ZURICH (Reuters) - Credit Suisse expects a higher tax rate for 2018 than previously forecast, it said on Wednesday, citing U.S. tax changes aimed at preventing companies from shifting profits abroad.
Switzerland’s second biggest lender said it expects an effective tax rate of roughly 40 percent on 2018 results, up from the 36.8 percent rate for the first nine months and higher than its previous full-year guidance of 37 percent.
The bank said the estimate included an “adverse impact” of about 2 percent, based on its assessment of new U.S. regulations.
The Base Erosion Anti-Abuse Tax (BEAT), introduced by the U.S. Treasury Department in December, aims to prevent companies from reducing earnings of their U.S. operations by loading their businesses with costs and deductions, and then using intercompany transfers to shift profit to lower-tax locations abroad.
The rule applies to corporate taxpayers with gross receipts of more than $500 million that make deductible payments to foreign entities. While the BEAT rules are still subject to final clarification, Credit Suisse said “it is more likely than not that the group will be subject to this tax for 2018”.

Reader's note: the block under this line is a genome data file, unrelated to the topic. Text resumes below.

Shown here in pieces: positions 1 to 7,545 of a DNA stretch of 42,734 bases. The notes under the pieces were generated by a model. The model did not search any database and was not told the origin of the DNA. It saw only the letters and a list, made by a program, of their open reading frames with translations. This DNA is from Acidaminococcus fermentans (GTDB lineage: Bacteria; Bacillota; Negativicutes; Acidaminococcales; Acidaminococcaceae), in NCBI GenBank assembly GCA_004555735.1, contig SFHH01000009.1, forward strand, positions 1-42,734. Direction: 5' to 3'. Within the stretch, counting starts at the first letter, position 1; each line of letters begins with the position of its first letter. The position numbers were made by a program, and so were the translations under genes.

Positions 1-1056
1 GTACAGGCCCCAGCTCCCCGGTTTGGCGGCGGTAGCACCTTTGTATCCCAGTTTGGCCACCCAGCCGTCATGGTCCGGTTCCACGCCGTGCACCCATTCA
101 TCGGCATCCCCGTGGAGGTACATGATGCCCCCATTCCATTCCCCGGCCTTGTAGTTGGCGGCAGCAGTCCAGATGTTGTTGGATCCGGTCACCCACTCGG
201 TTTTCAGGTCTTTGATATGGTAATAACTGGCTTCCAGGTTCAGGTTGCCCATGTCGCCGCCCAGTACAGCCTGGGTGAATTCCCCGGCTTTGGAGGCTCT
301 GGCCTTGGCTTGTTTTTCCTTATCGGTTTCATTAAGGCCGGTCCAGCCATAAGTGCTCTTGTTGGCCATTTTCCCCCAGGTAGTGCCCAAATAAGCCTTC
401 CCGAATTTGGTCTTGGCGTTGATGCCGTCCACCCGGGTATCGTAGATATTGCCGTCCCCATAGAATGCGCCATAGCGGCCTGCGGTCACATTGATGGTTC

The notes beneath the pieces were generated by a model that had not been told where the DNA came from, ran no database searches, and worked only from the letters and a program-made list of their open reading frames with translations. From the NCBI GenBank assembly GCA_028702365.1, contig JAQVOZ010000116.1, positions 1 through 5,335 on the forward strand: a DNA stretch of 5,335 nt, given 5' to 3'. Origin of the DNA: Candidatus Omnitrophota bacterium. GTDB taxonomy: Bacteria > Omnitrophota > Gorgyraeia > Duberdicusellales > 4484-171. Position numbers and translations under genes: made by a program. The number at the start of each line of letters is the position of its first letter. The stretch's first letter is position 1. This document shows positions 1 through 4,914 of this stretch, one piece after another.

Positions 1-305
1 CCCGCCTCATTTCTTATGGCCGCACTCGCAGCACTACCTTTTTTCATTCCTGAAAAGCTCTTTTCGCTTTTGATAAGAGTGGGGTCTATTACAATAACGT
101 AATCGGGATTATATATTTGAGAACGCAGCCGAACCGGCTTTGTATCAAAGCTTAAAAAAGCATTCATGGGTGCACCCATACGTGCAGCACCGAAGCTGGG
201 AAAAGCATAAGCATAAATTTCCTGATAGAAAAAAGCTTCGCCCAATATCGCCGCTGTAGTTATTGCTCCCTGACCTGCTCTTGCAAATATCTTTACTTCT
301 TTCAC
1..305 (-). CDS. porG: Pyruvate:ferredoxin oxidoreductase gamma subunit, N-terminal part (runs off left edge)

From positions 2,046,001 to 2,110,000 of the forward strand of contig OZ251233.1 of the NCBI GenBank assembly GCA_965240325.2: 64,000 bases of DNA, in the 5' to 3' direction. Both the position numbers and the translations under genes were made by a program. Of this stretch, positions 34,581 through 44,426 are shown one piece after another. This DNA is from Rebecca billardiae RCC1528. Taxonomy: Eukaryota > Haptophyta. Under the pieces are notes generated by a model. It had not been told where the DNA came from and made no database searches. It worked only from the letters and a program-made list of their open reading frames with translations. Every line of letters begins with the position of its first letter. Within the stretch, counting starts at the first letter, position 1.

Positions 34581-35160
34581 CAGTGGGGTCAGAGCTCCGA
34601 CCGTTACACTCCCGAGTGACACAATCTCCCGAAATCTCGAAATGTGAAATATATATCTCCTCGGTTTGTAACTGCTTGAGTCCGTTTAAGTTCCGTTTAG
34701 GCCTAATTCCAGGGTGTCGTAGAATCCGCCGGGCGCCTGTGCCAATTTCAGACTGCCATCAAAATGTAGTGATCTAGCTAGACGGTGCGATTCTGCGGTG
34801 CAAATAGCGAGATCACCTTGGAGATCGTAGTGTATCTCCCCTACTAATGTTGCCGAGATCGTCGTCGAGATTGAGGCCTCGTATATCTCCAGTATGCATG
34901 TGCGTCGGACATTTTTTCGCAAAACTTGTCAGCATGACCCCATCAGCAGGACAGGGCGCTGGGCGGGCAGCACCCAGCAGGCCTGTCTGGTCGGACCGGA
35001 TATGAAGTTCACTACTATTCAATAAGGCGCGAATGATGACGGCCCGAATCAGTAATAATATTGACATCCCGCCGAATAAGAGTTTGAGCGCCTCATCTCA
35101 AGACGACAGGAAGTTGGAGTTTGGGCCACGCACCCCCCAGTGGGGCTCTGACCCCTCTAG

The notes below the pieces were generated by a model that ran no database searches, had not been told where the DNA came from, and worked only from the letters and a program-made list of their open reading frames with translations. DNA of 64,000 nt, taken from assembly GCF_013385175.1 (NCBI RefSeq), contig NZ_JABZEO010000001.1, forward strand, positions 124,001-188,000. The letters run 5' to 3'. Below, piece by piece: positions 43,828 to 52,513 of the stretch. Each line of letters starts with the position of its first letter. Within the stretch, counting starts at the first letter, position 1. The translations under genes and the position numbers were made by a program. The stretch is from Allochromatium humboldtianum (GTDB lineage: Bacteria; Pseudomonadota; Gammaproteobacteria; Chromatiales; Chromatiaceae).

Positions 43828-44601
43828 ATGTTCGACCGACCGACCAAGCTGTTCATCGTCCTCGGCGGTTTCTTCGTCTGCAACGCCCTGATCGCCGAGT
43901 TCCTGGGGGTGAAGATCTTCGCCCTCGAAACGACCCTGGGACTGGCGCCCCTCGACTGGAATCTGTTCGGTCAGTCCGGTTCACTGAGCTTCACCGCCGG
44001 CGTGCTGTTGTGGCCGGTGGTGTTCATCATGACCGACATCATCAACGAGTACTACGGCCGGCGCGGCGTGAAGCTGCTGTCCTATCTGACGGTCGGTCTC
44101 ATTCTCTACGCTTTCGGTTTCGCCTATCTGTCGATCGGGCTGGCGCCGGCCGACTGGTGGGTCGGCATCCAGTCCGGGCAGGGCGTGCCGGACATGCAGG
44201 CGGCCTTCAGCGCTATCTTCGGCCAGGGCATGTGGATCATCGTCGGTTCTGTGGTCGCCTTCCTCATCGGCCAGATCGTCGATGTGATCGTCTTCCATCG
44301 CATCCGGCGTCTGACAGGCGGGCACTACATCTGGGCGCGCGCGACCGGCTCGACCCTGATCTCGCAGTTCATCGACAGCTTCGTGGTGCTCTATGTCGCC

The bank estimates the BEAT regulations would raise its tax burden by about 2 percent next year, to an estimated 30 percent.
Andreas Venditti, an analyst at Bank Vontobel in Zurich, reduced his earnings per share and net profit forecasts as a result.
He cut his 2018 net profit forecast to 1.9 billion francs from 2 billion francs, and his 2019 forecast to 3.3 billion francs from 3.4 billion francs.
“The volatility in tax rate guide is surprising, however it is clear that taxes are a highly complex topic, probably one of the most complex for any company’s finance department,” he said.
Credit Suisse shares were down 0.6 percent in early trading in Zurich.
The bank, due to report full-year results on Feb. 14, said it awaited final publication of the rules before it could say for certain if it was liable for the tax in 2018 and 2019, as well as the size of the liability.
Reporting by John Revill